Audi’s Profit Drops As Volkswagen Confronts Diesel Scandal – Motley Fool
German luxury-car maker Audi (NASDAQOTH:AUDVF) said on Thursday that its full-year 2015 operating profit fell 6.1% to 4.84 billion euros ($5.3 billion), after a substantial increase in costs related to a diesel emissions scandal.
That’s important for a few reasons, starting with this one: It gives us a small clue as to how giant Volkswagen (NASDAQOTH:VLKAY), which owns most of Audi, will handle the scandal’s costs when it reports its own 2015 earnings sometime next month.
Why Audi’s report is a clue to Volkswagen’s
We still don’t know for sure how much Volkswagen made (or lost) in the fourth quarter of 2015, and we won’t for at least a few more weeks. The company has postponed its fourth-quarter and full-year 2015 report while it grapples with the costs of its massive emissions cheating scandal.
But Audi’s report might give us a clue. Volkswagen owns over 99% of the luxury-car maker, but it doesn’t quite own the whole company. It has full control of Audi: Audi is organized as a subsidiary of VW, its vehicles share platforms, parts, and engineering with other brands in the VW group, and its financial results are rolled up into VW’s own quarterly reports. And Audi’s Supervisory Board (roughly akin to a U.S. company’s board of directors) is chaired by VW CEO Matthias Mueller.
In other words, it’s for all intents and purposes part of VW. And it’s a huge contributor to VW’s bottom line: Audi’s earnings accounted for just over 40% of VW’s 2014 operating profit of 12.7 billion euros.
But because Audi is still technically a public company, it also issues its own annual report. That report also includes results for Lamborghini and the Ducati motorcycle brand, which are organized as part of Audi.
Let’s take a look.
Audi earnings: The key numbers
All financial results are in millions of euros.
What Audi said about its 2015 report
Notwithstanding the scandal, it was a fairly good year for Audi. Revenue rose 8.6% to a new record for the company. Sales growth of 3.6% may appear modest, but it’s also a record that follows a record 2014. Audi said its sales grew in more than 60 global markets last year. Its operating margin of 8.3% after special items falls short of the 10% margin posted by rival Mercedes-Benz, but it’s within the company’s stated long-term target range of 8% to 10%.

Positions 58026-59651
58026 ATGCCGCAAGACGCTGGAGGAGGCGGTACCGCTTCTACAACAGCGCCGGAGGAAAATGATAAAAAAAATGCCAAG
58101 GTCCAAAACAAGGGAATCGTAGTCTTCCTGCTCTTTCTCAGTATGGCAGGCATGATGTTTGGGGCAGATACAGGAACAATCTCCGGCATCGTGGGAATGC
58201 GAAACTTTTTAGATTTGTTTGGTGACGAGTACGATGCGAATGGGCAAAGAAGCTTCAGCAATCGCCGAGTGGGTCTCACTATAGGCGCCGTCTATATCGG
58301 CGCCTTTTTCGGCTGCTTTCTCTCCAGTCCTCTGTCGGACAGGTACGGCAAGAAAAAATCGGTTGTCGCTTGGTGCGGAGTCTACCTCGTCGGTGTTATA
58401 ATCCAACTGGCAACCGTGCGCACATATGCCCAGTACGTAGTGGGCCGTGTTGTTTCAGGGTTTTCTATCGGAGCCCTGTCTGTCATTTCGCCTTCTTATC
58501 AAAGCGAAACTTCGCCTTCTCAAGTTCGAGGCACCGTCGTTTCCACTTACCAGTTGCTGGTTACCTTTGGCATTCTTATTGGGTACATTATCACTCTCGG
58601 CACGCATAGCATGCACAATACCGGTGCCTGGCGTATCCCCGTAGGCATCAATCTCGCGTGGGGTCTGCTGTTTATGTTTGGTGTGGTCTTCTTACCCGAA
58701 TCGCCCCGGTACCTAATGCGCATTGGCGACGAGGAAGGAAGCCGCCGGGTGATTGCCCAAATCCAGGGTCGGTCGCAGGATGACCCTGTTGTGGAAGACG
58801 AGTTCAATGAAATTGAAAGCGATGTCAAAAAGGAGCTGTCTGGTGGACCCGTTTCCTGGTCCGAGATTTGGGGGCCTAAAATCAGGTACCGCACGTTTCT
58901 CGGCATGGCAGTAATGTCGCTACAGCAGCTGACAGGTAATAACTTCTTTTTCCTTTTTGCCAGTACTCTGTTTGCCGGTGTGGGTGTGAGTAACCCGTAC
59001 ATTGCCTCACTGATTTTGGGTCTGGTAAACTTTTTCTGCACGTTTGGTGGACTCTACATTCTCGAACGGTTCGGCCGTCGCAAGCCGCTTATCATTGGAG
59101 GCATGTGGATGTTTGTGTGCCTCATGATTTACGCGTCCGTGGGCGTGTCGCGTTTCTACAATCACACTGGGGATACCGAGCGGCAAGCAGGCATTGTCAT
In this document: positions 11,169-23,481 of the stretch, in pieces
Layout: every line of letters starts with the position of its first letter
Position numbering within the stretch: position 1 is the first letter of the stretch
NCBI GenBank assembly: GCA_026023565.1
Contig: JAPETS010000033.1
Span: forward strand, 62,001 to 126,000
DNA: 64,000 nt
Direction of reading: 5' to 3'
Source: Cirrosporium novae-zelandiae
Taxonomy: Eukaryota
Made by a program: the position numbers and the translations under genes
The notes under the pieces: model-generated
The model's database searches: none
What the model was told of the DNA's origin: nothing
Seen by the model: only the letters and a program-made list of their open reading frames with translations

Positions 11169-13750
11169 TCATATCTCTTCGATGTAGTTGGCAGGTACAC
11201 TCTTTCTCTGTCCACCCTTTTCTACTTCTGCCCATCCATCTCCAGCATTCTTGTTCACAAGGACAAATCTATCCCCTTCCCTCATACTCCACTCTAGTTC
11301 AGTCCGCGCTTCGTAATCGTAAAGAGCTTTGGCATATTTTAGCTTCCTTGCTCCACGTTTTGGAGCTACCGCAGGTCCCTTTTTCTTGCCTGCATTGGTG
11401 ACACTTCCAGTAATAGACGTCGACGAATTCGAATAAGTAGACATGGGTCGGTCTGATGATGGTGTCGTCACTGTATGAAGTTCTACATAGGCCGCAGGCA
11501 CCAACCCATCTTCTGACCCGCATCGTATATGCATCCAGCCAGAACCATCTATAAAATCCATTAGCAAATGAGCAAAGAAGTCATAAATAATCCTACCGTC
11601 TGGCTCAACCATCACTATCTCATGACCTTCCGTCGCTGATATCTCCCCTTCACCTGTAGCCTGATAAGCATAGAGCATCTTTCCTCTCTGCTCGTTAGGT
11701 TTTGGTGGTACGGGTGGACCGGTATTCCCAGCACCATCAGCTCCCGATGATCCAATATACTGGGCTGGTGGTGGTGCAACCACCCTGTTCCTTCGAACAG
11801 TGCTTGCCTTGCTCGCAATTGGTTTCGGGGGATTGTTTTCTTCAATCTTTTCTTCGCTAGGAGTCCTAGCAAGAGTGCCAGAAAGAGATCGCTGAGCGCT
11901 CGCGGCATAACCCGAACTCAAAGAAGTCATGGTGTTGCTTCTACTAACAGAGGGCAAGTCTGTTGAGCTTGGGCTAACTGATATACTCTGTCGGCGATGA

Looking ahead to 2016, Audi plans to launch “more than 20 new or revised models” including important vehicles like the compact A4 sedan. It’s also planning to invest more than 3 billion euros in electric vehicles and advanced technologies this year.
“We successfully mastered a year of challenges,” Audi CEO Rupert Stadler said in a statement. “We will now invest in 2016 alone more than 3 billion euros for the mobility of tomorrow, and we will push forward with the electrification and digitization of our products.”
What Audi said about the diesel emissions scandal
“We regret what happened,” Stadler said, referring to the diesel emissions cheating scandal. “We will ensure full transparency and assure you that we will put things right.”
Audi said that “emissions-related costs” accounted for 228 million euros of its 298 million euros in special items in 2015. (Much of the rest was accounted for by costs related to the Takata airbag recalls.)
Audi has admitted that it used illegal “defeat-device” software in about 85,000 vehicles equipped with 3.0-liter V6 diesel engines. That’s a small proportion of the roughly 11 million VW Group vehicles said to be equipped with the software worldwide.
(Some Audis also used the four-cylinder Volkswagen “TDI” diesels that are at the center of the scandal, but Audi said that the costs related to those engines will be borne by Volkswagen, not Audi.)
Stadler said on Thursday that he expects the cost of repairing the affected vehicles in the U.S. to be in the “mid-double-digit” range (in millions of euros). He promised full transparency in the repair process. Audi submitted its recall and repair plan to U.S. regulators for approval last month.
The takeaway: The impact to VW will be far worse
Volkswagen already took a charge of 6.7 billion euros in the third quarter for costs related to the scandal. Given the much larger scale of VW’s exposure — and given the ire it’s facing from officials in the U.S. and elsewhere after disclosures that VW stalled for months before admitting responsibility — it’s likely that the company will be hit with a much bigger charge.
It’s likely that Mueller is working behind the scenes to get to a settlement with U.S. regulators before releasing VW’s earnings report. That makes sense from a public relations perspective.
Audi’s annual report gives us a hint as to how VW will proceed. So far, the scandal’s impact on Audi finances and reputation hasn’t been major. But it’s likely to be a different story when VW reports next month.
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